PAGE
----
Previous studies stressed the pivotal role of epithelial cells as the first line of defense against bacterial pathogens at mucosal surfaces. We first prepared extracts from various Gram-negative or Gram-positive bacteria and determined the relative peptidoglycan content of these extracts (fig. S4A). We then added these bacterial extracts extracellularly and showed that they were unable to activate NF-κB in HEK293 epithelial cells (Fig. 3A), confirming that these cells do not display an endogenous TLR2/4 sensing system. The only exception was Salmonella typhimurium extract; in this case NF-κB activation is likely to involve TLR5 (21), because extracts from a flagellin-deficient S. typhimurium strain were unable to stimulate the NF-κB pathway (Fig. 3A). A digitonin-based permeabilization technique was then used to elicit entry of bacterial products into the cytoplasm, allowing us to directly compare the ability of bacterial products from either invasive or noninvasive bacteria to activate the NF-κB pathway. We observed that extracts from several Gram-negative bacteria were able to stimulate the NF-κB pathway, whereas those from the four Gram-positive bacteria were not (Fig. 3A). The specific activation of NF-κB by only Gram-negative extracts was confirmed in two other epithelial cell lines (HeLa and Caco-2) by microinjection of bacterial products from either S. flexneri or S. aureus, followed by detection of the NF-κB p65 subunit nuclear translocation by immunofluorescence (Fig. 3B) (fig. S4B). Therefore, these data show that epithelial cells sense Gram-negative but not Gram-positive bacterial products when presented to the cytoplasmic compartment. These findings are consistent with the fact that the released peptidoglycan motifs from the Gram-negative bacteria tested here all contain GM-tripeptide with a terminal mesoDAP, and that released Gram-positive bacterial peptidoglycan products lack this structure. In the case of Listeria monocytogenes, the peptidoglycan contains mesoDAP; however, the peptidoglycan degradation products have not yet been characterized. Of interest, the major peptidoglycan hydrolase in L. monocytogenes is a N-acetylmuramoyl-L-alanyl-amidase that cleaves the bond between the peptidoglycan sugar backbone and the peptidic chains. Therefore, L. monocytogenes is more likely to release free peptidic chains and amino sugars than substantial amounts of muropeptides (22).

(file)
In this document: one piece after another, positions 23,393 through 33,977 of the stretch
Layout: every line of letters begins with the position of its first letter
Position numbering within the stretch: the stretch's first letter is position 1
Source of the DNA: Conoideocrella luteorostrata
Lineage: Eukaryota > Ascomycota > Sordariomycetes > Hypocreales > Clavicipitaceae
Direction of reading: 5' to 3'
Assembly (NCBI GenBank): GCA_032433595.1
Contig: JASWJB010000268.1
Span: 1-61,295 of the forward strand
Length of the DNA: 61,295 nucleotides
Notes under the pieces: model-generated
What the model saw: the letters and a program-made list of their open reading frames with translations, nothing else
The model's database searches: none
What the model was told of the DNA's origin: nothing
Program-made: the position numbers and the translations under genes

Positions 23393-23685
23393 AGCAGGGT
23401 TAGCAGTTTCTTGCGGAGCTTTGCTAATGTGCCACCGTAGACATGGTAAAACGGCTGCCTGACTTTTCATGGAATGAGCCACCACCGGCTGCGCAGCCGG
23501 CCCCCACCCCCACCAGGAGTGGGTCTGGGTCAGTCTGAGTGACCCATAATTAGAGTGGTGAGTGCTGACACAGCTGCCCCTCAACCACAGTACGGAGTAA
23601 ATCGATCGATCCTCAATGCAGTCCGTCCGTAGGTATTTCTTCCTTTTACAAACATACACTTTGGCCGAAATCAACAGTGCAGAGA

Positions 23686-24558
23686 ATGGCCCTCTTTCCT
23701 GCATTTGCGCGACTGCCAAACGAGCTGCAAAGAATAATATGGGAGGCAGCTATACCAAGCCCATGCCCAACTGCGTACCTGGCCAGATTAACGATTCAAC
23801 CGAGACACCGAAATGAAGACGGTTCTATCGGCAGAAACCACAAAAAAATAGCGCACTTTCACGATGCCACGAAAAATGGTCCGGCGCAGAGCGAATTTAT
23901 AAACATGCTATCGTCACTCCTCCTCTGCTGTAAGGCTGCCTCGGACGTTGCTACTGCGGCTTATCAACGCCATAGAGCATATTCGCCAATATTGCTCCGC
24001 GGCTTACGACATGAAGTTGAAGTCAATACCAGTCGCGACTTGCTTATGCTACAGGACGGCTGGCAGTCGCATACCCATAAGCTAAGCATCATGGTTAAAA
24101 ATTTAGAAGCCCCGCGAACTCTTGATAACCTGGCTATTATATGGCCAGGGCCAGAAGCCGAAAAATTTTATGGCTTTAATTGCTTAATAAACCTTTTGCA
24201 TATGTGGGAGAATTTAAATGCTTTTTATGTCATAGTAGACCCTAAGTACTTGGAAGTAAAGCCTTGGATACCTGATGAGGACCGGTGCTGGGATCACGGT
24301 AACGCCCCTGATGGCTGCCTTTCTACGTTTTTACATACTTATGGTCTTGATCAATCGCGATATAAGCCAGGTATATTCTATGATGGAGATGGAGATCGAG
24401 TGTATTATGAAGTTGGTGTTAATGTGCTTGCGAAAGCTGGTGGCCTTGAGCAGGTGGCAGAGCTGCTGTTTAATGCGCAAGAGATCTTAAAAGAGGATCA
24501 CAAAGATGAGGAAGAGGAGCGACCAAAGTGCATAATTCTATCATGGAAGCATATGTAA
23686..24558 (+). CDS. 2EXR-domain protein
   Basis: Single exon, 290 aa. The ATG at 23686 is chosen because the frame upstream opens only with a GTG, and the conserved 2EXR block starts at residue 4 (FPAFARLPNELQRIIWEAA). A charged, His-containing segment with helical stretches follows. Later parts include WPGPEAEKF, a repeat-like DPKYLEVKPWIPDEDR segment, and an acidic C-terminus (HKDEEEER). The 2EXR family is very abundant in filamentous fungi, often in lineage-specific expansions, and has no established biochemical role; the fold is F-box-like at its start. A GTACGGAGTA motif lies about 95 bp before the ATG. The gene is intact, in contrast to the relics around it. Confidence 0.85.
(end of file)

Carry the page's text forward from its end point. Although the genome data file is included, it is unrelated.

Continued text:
Fig. 3.